Gerry Lindgren tempo: First quarter in 76. Official prediction - 5:10 for the mile, 27:50 for 5 miles. Subsequent quarters: 76, 79, 82 - 5:13 at the mile, 3 seconds off the prediction on the slow side. HR peaked at 163 around 0.6 then dropped to 160 by the end of the mile. The first half mile felt more sustainable, but then I could not sustain it.

Second mile: 83, 84, 86, 86 - 5:39. HR at 159-160.

Third mile: 86, 86 (13:44 at the turnaround), 87, 86 - 5:45. HR drops to 157. Not for the lack of trying, though.

Mile 4: 87, 84, 87, 87 - 5:45. I decided to try something new. Attempt a surge to see to what extent this overrides neural fatigue. Could do it for a quarter, but could not sustain it. On the positive side, I was back to pre-surge pace post-surge. So perhaps this is a good strategy - I just bought myself a couple of seconds for free. HR climbed to 160 during the surge, then went back to 158 afterwards.

Mile 5: 86, 85, 84, 81 - 5:36. Was able to get HR above 160, and to as high as 166 on the last quarter. Total time was 27:58, last 2.5 in 14:14. Much better than on Wednesday.

Jogged 6.5 miles in 51:41. Met Larry Lawrence and Marie Gluhn (Hodson), ran with them for most of it. Larry back in his youth was fast - 3:58 mile. Then did another 5 mile tempo. I did not plan to make it 5, it kind of happened on accident. I only wanted to go 3, but then realized I started it too early, so I figured I'd go more. Then it also took me forever to get up to speed on those twists and turns, and the bridges, so I needed to go the whole 5 to hit a sub-6:00 average. Ran 29:58, last mile in 5:51. It got warmer, but not too bad. Cooled down 1.38 miles - total of 21 for the run.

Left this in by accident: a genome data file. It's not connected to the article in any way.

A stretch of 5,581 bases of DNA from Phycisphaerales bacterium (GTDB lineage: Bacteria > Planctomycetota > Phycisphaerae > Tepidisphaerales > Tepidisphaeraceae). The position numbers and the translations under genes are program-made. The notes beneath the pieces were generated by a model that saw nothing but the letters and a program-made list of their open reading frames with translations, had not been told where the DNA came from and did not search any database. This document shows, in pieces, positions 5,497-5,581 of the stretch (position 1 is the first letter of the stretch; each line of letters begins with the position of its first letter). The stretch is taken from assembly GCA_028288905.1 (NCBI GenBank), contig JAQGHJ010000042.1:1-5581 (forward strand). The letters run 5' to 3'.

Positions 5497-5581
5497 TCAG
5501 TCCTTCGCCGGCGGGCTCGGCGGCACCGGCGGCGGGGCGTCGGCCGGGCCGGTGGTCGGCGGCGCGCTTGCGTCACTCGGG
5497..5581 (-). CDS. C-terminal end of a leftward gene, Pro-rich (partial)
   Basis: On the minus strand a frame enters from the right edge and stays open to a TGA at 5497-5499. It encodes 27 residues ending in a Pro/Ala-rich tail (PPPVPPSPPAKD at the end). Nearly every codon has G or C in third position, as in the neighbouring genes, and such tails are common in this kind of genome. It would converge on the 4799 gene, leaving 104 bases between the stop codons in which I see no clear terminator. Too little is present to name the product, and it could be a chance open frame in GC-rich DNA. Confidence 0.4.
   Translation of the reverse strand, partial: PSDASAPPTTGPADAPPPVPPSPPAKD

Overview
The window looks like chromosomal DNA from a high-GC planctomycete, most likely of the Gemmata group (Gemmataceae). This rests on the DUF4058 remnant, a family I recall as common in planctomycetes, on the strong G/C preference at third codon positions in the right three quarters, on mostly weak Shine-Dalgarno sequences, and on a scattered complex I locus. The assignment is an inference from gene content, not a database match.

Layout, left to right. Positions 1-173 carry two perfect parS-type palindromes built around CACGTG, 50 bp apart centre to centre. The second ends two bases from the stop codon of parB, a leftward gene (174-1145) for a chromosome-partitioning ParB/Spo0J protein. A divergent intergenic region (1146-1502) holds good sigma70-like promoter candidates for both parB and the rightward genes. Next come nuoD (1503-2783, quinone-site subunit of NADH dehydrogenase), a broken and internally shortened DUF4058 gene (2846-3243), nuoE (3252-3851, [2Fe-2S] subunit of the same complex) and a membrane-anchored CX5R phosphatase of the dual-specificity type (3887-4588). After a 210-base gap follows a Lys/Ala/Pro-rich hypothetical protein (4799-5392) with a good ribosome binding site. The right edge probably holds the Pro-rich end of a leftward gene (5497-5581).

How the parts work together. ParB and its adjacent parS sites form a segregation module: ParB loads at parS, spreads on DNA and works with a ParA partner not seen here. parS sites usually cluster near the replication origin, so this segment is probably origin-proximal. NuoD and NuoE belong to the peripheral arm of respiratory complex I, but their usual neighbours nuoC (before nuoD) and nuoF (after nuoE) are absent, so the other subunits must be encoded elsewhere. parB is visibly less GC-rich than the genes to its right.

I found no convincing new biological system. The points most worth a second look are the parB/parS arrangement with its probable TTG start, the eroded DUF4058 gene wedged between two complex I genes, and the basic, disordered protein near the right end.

Observations - not a whole lot of difference between the last 3 miles of the Gerry Lindgren portion, and the end of the run portion except for some fuzzy head. So in other words, it appears so far that I can simulate the end of the marathon minus the fuzzy head by running hard in the first mile and not stopping, just tempoing through. With proper focus I can run through the fuzzy head as fast as 5:30-5:40 pace on a good day. Fuzzy head in and of itself does not cause the slow down, there is something else that is involved, and I can get that something else to show its ugly head in the Gerry Lindgren tempo. So I will call that a small victory - I know how to make the dragon stick his head out. Now I just need a sword to chop it off.

P.M. Went to Michelle's house to watch the womens Olympics marathon. Turned out we were the only ones there. Ran there with the kids. 1 mile with Julia in 10:34, then 1.5 with Jenny in 12:40, and another 0.5 with Benjamin to make the total time for 2 miles 16:39. Kids did very well at a higher elevation and with the hills (6000 feet).

T4 Racer - 431.13 miles.

Night Sleep Time: 8.00Nap Time: 0.00Total Sleep Time: 8.00
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Easy MilesMarathon Pace MilesThreshold MilesVO2 Max MilesTotal Distance
Night Sleep Time: 55.75Nap Time: 0.50Total Sleep Time: 56.25